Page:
Eastern cottonwood is a tree that is often found growing in riparian areas, reaching more than 100 feet high and 8 feet in diameter.
Found throughout the southern states and east of the Rocky Mountains.
Simple, alternate, deciduous leaves with serrated edges; the heart-shaped leaves turn from light green to bright yellow in the fall.
Trees are male or female and flower in early spring. The catkins (flowers) on the male are 1-1/2 to 2 inches long, while the female produces a larger, 3 to 3-1/2 inch in length, which develops before the leaves.
Trees must be at least 10 years old before they will produce fruit.
The fruit are small capsules on slender pedicels, containing many light brown seeds with cottony hairs that are carried by the wind.
Wood is dark brown with white sapwood. It is easily worked and has been used for lumber, paper, crates, veneer, musical instruments and more.
Will grow from cuttings that are driven into the ground.
Eastern cottonwood provides good browse for cattle, deer and goats, and it provides excellent roost trees for wild turkeys. The seeds are also utilized by many bird species.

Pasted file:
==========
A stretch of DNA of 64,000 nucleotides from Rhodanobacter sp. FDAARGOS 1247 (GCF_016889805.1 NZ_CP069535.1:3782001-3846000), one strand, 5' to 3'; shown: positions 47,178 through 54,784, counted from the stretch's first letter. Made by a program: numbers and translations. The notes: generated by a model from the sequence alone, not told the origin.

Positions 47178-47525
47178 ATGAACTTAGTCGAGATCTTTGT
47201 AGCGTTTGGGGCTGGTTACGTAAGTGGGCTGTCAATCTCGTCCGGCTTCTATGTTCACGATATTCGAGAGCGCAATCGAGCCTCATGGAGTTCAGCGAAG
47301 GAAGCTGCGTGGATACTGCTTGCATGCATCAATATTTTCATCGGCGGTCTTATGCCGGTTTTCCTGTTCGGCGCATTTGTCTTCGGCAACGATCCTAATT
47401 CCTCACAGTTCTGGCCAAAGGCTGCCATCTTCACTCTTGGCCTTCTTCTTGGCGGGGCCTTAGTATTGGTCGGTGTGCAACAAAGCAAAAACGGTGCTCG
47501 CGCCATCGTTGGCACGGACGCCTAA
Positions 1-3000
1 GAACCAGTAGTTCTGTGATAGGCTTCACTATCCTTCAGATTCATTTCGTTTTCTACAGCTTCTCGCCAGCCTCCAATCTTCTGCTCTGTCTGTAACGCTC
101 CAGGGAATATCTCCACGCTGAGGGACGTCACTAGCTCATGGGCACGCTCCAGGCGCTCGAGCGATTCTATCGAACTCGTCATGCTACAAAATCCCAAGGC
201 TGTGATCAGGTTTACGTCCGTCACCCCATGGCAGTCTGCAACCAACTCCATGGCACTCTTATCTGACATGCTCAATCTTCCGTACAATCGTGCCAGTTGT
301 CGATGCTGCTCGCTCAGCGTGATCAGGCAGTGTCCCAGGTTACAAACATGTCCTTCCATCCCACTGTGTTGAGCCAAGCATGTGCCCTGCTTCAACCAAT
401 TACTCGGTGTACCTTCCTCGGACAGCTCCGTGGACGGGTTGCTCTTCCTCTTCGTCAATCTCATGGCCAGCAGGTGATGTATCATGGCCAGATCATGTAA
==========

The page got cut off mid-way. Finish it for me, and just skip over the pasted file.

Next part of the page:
Eastern cottonwood has been propagated since 1750. The tree is valuable for stabilization of streams and riverbanks because it almost always grows near water. These trees were used as landscape markers by early settlers, leading to valuable water sources as they moved west.
Eastern cottonwood is known by several other names: Carolina poplar, Yellow cottonwood and Water poplar, but the most recognized by Texans would be “Alamo.” The Spanish gave this name to the trees surrounding the old Spanish mission that became the famous fort and Texas landmark for independence. “Remember the Alamo” was the battle slogan for the Texas-Mexico War.
Editor’s note: Kent Ferguson, retired rangeland management specialist from USDA Natural Resources Conservation Service (NRCS), is providing us with plant identification photo stories to help ranchers identify those forbs, forages and species growing in the pastures. Additional photos provided by USDA NRCS.
Eastern Cottonwood is excerpted from the December 2019 issue of The Cattleman magazine.
The Cattleman magazine is received monthly by TSCRA members as part of their membership in the organization.
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